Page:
An official source at the Yemeni Civil Aviation Authority said that hundreds of Yemenis are stuck in world airports as a result of the air and sea ban on the country after the beginning of operation Decisive Storm. Hundreds of Yemenis are now being held at Cairo and Amman airports.
In light of security incidents taking place in Yemen, last Thursday the Egyptian and Jordanian authorities issued decisions prevent the entry of Yemenis without visas and security approval after Yemenis were found to be entering these countries without any visas.
Mohammed Amin, a passenger, said that he was returning from Japan to Yemen via Egypt, but they stopped him at the Cairo airport. Egyptian authorities did not allow him to enter, and he has remained with his family at the Cairo airport for 26 hours.
Ghamdan al-Yousoufi, a Yemeni stuck in Cairo, said that more than 250 Yemenis coming from Arab and foreign airports are detained at the Cairo airport. Authorities took their mobile phones, laptops and all communication means without giving any reasons.
The Egyptian Migration Board issued a mandate to all Egyptian airports requiring Yemenis to have visas and security approvals. The mandate was applied on Thursday in all airports and seaports, with the exception of Yemenis who are married to Egyptian women, or whose mothers are Egyptian.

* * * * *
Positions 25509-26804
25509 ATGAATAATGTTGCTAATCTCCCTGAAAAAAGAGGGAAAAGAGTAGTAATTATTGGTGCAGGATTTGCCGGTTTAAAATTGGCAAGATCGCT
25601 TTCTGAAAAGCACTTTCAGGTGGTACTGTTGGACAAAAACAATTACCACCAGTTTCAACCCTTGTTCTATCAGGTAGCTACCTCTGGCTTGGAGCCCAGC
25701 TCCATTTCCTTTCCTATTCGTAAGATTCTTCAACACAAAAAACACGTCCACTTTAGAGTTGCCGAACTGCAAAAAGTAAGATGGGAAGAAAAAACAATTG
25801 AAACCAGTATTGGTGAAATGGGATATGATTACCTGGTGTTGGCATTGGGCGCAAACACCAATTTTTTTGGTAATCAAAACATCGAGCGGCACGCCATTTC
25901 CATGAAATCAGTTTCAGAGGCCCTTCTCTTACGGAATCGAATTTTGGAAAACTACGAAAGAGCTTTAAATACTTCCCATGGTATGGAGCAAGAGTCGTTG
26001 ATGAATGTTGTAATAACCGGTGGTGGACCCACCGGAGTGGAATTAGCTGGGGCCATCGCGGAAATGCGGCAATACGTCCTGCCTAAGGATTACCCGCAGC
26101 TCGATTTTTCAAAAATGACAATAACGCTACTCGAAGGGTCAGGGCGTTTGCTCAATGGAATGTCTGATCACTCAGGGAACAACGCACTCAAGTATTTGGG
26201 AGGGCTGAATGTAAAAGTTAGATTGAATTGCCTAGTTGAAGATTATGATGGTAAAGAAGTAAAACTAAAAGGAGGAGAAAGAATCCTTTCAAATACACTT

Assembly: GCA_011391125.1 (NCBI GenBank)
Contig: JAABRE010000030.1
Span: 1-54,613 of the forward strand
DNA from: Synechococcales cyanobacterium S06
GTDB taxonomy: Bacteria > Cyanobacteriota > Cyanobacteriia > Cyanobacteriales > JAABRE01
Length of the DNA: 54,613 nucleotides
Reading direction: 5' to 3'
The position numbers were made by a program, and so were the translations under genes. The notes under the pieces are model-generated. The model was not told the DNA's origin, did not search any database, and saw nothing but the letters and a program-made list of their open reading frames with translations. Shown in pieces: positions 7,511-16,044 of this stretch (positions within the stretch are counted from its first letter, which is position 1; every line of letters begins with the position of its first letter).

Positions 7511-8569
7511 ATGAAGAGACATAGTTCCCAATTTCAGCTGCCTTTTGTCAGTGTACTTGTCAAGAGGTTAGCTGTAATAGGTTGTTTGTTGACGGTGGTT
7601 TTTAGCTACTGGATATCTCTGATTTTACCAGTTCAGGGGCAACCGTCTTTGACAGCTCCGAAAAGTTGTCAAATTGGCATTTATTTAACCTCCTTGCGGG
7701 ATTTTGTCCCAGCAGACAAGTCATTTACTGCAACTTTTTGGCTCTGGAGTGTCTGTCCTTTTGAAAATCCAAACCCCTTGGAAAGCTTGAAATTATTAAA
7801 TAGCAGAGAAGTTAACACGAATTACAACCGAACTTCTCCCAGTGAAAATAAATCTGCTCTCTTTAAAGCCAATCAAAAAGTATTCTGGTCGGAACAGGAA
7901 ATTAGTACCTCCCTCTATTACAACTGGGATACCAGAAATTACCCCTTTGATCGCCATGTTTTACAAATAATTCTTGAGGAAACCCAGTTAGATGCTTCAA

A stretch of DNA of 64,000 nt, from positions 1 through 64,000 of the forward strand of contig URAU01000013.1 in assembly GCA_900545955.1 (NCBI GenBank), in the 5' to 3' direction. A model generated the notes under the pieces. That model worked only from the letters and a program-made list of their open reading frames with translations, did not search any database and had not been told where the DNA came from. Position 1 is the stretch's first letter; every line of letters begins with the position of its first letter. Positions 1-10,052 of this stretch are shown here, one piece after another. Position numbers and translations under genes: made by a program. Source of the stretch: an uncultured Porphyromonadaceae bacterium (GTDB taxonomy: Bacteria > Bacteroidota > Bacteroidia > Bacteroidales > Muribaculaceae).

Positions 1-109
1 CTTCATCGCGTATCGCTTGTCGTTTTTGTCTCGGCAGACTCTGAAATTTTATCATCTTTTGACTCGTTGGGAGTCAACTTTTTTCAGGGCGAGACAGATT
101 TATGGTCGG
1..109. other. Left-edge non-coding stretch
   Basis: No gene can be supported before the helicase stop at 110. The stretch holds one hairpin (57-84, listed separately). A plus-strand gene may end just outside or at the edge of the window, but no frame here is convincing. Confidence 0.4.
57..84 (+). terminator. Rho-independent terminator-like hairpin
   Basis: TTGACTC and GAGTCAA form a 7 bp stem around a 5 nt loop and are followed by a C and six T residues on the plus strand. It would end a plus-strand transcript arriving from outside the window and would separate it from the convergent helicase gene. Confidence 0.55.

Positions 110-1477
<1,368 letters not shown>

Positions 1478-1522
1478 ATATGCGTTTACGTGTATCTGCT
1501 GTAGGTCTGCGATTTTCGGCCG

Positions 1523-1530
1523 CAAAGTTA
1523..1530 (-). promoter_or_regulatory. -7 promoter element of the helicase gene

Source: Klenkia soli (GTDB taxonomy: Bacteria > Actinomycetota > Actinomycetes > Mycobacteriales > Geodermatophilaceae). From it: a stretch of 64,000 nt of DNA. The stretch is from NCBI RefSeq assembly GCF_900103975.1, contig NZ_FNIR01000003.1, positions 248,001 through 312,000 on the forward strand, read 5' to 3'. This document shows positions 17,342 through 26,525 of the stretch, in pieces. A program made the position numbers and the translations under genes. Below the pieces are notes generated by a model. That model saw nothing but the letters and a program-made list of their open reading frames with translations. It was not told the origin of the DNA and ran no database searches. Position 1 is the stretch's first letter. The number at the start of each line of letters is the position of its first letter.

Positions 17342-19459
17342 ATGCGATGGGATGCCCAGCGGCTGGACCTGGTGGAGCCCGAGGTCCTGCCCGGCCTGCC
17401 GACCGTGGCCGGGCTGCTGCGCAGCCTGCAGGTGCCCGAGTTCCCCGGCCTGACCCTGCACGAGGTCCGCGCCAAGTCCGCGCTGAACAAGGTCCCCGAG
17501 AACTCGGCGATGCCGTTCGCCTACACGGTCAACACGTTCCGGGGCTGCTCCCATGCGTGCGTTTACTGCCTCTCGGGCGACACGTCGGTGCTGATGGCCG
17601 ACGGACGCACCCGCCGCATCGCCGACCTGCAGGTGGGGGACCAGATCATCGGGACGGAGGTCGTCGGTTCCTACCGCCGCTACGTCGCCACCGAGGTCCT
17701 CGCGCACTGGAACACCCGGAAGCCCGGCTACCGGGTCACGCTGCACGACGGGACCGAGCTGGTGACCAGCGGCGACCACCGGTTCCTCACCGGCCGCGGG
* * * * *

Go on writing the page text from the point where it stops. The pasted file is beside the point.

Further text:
A source at Sana’a International Airport confirmed that tens of people are being held in Sana’a airport, mostly in ambulatory situations that require transfers abroad, including students and traders. In addition, the UN Mission staff consisting of 170 employees have been stuck in Sana’a airport since Friday morning and have not been able leave. “They sent a call to the Saudi authorities, and the Saudi Defense Minister sent three planes to transport them to Addis Ababa, but the Houthis prevented them,” the source said.
Saudi Arabia owns 49% of Yemenia Airways Company, while the Yemeni government owns 51%. The source explained that cancellation of flights came in the interests of the company and passengers’ safety, especially in light of the security situation deteriorating in the country.
An official source at Sana’a International Airport said that flights in and out of the airport are still stopped after of Saudi Arabia and several Arab states started military strikes on the Houthis in Yemen.
“Yemeni Airlines and other airlines canceled dozens of flights in and out the airport, which cost the company millions of dollars,” the source said.
The planes of the ten alliance states, led by Saudi Arabia, have continued their military strikes in Yemen that started on Wednesday. Saudi Arabia said that they come in response to Yemeni President Abed Rabbu Mansour Hadi’s call for militarily intervention to protect Yemen and its people from Houthi militias.
The military operation led by Saudi Arabia has caused civil aviation traffic to stop in southern Saudi Arabia as well. Due to the deteriorating situation in Yemen, Egypt Air and Gulf Air have stopped their flights to Yemen.